A damning investigation has suggested that university spends on artwork are sky-high, despite students’ tuition fees and additional costs rising year-by-year.
The damning investigation published by the BBC has discovered that universities across England have spent over £20million on art collections since 2010. Pareto Law reviews what this could mean to potential students who are left to pay the raised tuition fees.
The University of Oxford, rated one of the best education establishments in the world, was the top spender on artwork after spending £7.9million on a single piece of artwork. Its combined total eclipsed its nearest rival in the results table. Perhaps unsurprisingly, Oxford’s Boat Race rival Cambridge came second having spent an eye-watering £5.8million last year, followed by the University of Durham.
So, after budgets were cut by the government and tuition fees increased, should artwork remain a priority for universities? Unison, the public service union which is responsible for the working rights of university lecturers, criticised the spending by saying universities were choosing “style over substance.”
A spokesperson said: “Unison is appalled that universities can think about investing £20m in works of art when a significant number of institutions still pay their employees significantly less than the living wage,”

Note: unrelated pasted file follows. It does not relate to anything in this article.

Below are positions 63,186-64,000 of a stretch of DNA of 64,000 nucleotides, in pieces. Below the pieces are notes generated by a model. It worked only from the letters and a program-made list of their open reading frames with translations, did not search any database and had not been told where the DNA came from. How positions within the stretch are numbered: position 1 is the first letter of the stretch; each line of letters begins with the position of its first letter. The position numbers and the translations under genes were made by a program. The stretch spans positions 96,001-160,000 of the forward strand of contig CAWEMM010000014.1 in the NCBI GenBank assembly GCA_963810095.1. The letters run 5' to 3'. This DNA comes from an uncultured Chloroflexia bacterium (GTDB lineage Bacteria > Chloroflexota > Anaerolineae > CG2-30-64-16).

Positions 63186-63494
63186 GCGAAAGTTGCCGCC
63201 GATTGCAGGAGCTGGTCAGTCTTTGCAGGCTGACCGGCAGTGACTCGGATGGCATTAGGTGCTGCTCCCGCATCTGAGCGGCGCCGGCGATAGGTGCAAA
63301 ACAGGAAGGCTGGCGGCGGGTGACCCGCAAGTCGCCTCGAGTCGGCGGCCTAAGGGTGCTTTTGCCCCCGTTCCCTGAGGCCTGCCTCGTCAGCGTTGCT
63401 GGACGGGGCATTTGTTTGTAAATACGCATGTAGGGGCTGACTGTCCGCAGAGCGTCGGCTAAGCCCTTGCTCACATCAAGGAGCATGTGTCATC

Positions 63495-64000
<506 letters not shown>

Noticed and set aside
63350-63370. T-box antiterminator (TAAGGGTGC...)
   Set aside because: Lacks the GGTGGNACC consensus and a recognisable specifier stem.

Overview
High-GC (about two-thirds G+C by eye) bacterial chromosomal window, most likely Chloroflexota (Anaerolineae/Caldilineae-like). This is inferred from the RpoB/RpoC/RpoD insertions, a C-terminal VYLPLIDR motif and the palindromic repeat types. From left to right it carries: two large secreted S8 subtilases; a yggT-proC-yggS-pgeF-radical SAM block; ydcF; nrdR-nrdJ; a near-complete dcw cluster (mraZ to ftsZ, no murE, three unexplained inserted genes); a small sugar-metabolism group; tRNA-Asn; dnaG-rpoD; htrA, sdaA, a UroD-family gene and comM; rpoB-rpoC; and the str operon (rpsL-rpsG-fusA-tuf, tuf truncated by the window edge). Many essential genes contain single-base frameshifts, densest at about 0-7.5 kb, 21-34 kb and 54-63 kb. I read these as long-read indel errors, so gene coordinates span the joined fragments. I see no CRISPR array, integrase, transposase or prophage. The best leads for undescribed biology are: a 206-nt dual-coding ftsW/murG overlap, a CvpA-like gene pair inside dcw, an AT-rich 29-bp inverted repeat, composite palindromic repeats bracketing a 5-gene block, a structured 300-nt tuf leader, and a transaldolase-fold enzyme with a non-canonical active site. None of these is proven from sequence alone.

“Universities must be more accountable on how they spend their money. The huge amount going on works of art suggests that during these austere times, universities are choosing style over substance. As nice as they might be to look at, paintings, statues and sculptures don’t enhance teaching, and leave the lowest paid staff on campus unable to have a decent standard of living.”
The University of Oxford spent £7.9million on a single painting, of which £5.9m was from the Heritage Lottery Fund and £850,000 from the Art Fund. It’s housed in an area which is free to the public, but does bring into question the priorities of top universities which continue to see increasing student tuition fees and additional costs.